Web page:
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10 Perfect Dwarf Perennials (Photos)


Dwarf Perennials

A low-maintenance garden needs at least some perennials that re-bloom each year with little help. Yet maintenance isn’t the only factor that makes a garden optimal; you also have to consider available space and how best to show off those blooms and beautiful foliage.

Plants that remain very short, even when fully grown, are fantastic as borders and container plants, as well as for groundcover.

Dwarf cultivars are shorter than other cultivars of the same species or genus of plants. There’s no one height limit for dwarf plants; if you buy something labeled as a dwarf plant, that label just means its full height should be shorter than the height of a non-dwarf variety. It’s essential that you pay attention to the labeled height and spread of the cultivar because that information lets you know if the variety is truly suitable for the spot you want to plant it in.

1. Dwarf or compact lavender (Lavandula spp.)

Lavender

Lavender is a versatile garden perennial that attracts bees and gives off a distinct scent. Look for dwarf varieties that grow less than 2 feet tall when in bloom, such as L. angustifolia, or English lavender. Its dwarf varieties typically stay under 2 feet with many reaching only 1 1/2 feet when in bloom. Most varieties have light or dark purple blooms, but ‘Nana Alba’, also called ‘Dwarf White’ and ‘Baby White’, has white blossoms. It stays under a foot tall and would be perfect as a spot filler in a garden.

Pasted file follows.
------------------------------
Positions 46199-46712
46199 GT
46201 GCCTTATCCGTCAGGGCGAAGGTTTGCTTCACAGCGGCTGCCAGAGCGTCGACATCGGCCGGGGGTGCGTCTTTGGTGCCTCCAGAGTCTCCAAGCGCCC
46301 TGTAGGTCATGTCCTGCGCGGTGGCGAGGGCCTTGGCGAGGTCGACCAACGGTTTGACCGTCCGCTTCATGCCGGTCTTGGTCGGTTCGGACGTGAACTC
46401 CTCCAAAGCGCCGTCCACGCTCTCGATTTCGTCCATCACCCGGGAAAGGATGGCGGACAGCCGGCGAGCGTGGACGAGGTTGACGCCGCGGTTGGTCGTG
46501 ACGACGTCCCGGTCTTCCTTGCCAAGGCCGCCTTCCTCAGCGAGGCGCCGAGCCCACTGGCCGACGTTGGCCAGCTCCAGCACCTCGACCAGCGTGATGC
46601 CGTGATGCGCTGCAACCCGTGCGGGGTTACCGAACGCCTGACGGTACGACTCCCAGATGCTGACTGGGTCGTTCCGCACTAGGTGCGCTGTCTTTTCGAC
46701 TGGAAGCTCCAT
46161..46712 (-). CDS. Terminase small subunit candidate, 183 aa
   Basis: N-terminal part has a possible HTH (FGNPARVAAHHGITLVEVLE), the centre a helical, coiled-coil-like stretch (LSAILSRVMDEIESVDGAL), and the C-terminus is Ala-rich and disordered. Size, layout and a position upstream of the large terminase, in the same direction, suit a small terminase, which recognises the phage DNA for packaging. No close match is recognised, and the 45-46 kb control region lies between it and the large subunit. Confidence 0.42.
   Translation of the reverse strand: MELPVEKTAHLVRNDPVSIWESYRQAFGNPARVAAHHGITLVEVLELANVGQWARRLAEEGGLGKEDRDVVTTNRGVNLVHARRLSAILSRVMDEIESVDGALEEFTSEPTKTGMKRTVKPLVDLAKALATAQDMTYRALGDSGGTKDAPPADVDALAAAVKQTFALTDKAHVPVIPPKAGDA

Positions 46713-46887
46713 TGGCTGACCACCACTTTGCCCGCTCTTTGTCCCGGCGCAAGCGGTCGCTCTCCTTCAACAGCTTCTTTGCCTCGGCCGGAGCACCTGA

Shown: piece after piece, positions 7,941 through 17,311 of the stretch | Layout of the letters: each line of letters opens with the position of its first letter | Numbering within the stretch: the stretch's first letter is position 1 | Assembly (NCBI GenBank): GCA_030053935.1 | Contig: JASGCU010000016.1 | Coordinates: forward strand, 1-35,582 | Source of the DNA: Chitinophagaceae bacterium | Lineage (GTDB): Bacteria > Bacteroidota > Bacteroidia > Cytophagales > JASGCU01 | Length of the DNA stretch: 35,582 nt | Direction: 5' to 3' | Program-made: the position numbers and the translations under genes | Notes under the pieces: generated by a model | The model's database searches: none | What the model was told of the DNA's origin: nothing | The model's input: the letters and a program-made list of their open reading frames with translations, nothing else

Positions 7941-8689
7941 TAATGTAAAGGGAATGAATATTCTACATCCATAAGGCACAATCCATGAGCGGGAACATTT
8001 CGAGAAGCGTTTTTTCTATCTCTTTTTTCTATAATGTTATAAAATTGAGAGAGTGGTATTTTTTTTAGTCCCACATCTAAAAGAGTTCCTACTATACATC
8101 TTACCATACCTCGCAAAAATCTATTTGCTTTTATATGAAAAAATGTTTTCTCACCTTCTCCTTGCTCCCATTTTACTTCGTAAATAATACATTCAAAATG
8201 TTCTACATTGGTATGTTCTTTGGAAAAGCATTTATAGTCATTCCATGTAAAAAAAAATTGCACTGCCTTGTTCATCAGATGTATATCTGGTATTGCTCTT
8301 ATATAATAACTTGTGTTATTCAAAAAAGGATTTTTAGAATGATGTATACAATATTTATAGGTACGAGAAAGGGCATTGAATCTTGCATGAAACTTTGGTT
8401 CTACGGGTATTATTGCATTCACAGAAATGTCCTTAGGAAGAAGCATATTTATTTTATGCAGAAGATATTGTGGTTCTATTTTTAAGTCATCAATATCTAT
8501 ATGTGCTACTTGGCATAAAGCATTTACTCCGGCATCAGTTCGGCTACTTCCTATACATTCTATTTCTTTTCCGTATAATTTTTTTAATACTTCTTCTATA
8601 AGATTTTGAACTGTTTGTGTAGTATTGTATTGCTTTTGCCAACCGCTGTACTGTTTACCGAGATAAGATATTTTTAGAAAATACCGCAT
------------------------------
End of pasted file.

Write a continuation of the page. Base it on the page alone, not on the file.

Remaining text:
2. Low-growing phlox (Phlox spp.)

Phlox

Phlox is another plant that has both tall and low-growing versions, and the low growers produce amazing swathes of flowers in a variety of colors. You can find white, hot pink, blue, and other colors in heights under 1 1/2 feet. Phlox sublata is short, reaching only about half a foot and loving full or partial sun, while P. stolonifera and P. divaricata reach about a foot in preferably shaded conditions. P. paniculata ‘Bartwelve’ is a dwarf variety that can grow to 1 1/2 feet that loves full sun. All varieties need well-draining soil and protection from frost.

3. Dwarf fountain grass (Pennisetum alopecuroides ‘Hameln’)

Fountain-Grass

Fountain grass produces mounds of soft blades with fuzzy foxtails at the ends. Like most fountain grasses, ‘Hameln’ stays under 3 feet. Give it partial to full sun in well-drained soil – it does just fine in chalky or loamy soils – and use it as an edge either along a pathway or at the water’s edge. Don’t soak the soil, but keep it moist. Despite its love of water, it’s fairly drought-tolerant and deer-resistent. Birds like it, though.

4. Perennial dianthus, or pinks (Dianthus spp.)

Dianthus

These frilly little flowers with ruffly edges are relatives of the carnation. Despite the common name of “pink,” perennial dianthus (there are annual and biennial versions, so look out) come in a range of colors, with hot pink, red, and purple very popular. Give the plants full sun for at least six hours daily. Wear gloves when handling the foliage and keep pets and kids away as the leaves can irritate skin. Deadhead to encourage new blooms.